Jessica Hagemann

Taboo Blue

I asked them all–Taboo, Lies, Blue, Underage, Rocky, and Centerfold–to think abstractly, to answer the questions without thinking at all. The task should not have been hard but became so, since all they were doing was thinking.

Only Taboo performed beautifully. Poetry slipping right off the tongue. Questions I shot at her rapid-fire, and answers she always had ready, sharp as her black skunk hair.

Thanks, I said, meaning I love you. You’re awesome, I added, meaning let’s do this again soon.

Words were the Colt 45, gold-plated, Lies took in a trade, and words were all that Blue thought to defend himself with. Taboo saw through the ruse as she does all insincerity.

I opened my mouth, tumbled, not meaning to, Fine, I’ll be your moron. Because really, it was the same knight, different chess board–a woman on a steed jousting the things in her head.

Underage just shook her ears and lit a cigarette. Taboo plucked the cigarette from her lips, inhaled, and kissed Underage deeply.

Blue nodded along with his iPod and feigned nonchalance, dark hair flopping over one fat eye so casually. He tossed it back with a well-practiced flip.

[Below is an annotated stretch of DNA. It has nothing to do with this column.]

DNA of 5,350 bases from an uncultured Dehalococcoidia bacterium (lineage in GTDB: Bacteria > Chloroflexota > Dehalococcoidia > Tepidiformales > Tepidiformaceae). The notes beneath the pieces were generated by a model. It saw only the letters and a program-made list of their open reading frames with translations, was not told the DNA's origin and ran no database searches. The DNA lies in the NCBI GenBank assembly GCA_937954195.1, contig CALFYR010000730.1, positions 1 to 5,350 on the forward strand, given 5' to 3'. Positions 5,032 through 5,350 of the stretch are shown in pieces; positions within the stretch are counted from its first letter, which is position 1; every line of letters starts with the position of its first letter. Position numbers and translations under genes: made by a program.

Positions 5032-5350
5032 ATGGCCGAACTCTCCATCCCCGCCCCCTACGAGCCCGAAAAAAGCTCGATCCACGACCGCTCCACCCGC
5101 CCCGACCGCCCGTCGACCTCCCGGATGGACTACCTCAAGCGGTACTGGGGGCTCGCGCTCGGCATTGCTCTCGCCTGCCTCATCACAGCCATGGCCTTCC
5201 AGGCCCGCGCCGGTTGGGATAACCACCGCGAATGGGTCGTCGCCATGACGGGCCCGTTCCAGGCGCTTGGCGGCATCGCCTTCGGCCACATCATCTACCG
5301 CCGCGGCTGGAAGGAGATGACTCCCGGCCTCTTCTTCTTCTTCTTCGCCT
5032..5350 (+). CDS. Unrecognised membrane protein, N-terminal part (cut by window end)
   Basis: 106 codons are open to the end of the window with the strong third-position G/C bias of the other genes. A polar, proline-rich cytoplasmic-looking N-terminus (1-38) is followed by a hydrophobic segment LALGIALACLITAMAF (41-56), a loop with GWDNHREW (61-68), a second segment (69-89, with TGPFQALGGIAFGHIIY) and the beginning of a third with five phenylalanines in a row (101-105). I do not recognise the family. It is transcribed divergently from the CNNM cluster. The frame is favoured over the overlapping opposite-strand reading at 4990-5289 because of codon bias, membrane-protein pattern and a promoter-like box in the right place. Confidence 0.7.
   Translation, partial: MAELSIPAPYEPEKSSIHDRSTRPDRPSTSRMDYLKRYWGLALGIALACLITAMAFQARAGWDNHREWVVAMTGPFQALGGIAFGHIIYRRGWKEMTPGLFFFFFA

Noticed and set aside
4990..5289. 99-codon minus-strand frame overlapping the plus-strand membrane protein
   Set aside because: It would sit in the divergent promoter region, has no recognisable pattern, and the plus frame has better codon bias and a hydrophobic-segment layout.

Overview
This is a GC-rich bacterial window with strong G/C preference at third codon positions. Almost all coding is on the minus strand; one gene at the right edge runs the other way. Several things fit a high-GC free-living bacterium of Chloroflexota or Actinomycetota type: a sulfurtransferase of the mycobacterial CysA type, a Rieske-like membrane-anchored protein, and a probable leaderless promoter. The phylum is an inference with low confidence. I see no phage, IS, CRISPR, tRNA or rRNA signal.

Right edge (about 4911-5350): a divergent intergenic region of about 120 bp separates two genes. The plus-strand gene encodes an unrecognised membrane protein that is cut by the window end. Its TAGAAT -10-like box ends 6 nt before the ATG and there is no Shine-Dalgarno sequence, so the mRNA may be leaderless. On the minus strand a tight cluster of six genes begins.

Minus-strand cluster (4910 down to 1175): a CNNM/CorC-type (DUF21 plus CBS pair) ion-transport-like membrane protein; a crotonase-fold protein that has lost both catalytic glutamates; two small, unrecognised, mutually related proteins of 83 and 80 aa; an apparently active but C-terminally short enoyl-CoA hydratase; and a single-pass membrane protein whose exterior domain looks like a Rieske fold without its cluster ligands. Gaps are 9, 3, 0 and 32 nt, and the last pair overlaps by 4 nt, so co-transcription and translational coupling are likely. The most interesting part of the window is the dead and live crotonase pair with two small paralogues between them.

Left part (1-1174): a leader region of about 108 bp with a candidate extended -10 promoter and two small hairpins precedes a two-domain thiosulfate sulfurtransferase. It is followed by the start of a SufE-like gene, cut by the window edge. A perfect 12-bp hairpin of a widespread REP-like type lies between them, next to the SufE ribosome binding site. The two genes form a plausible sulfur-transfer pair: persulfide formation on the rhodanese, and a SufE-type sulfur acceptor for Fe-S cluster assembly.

Rocky entered the greenhouse wearing only his underwear, accentuating too-long, nicely-muscled limbs. I wanted to stretch him and see him bounce back, limp. Lies made an inappropriate joke, heavy with envy. Taboo and Underage stared coolly.

Horizon, Taboo spoke through the airy center of a smoke ring.

Kurt Cobain, Underage echoed. His face was groovy.

Centerfold came out of hiding, where he’d been nursing a patch of hemorrhoids. A meteor carved the space around his curly combover. Way I see it–, Centerfold offered.

But, I said. What if? And everyone looked or they didn’t.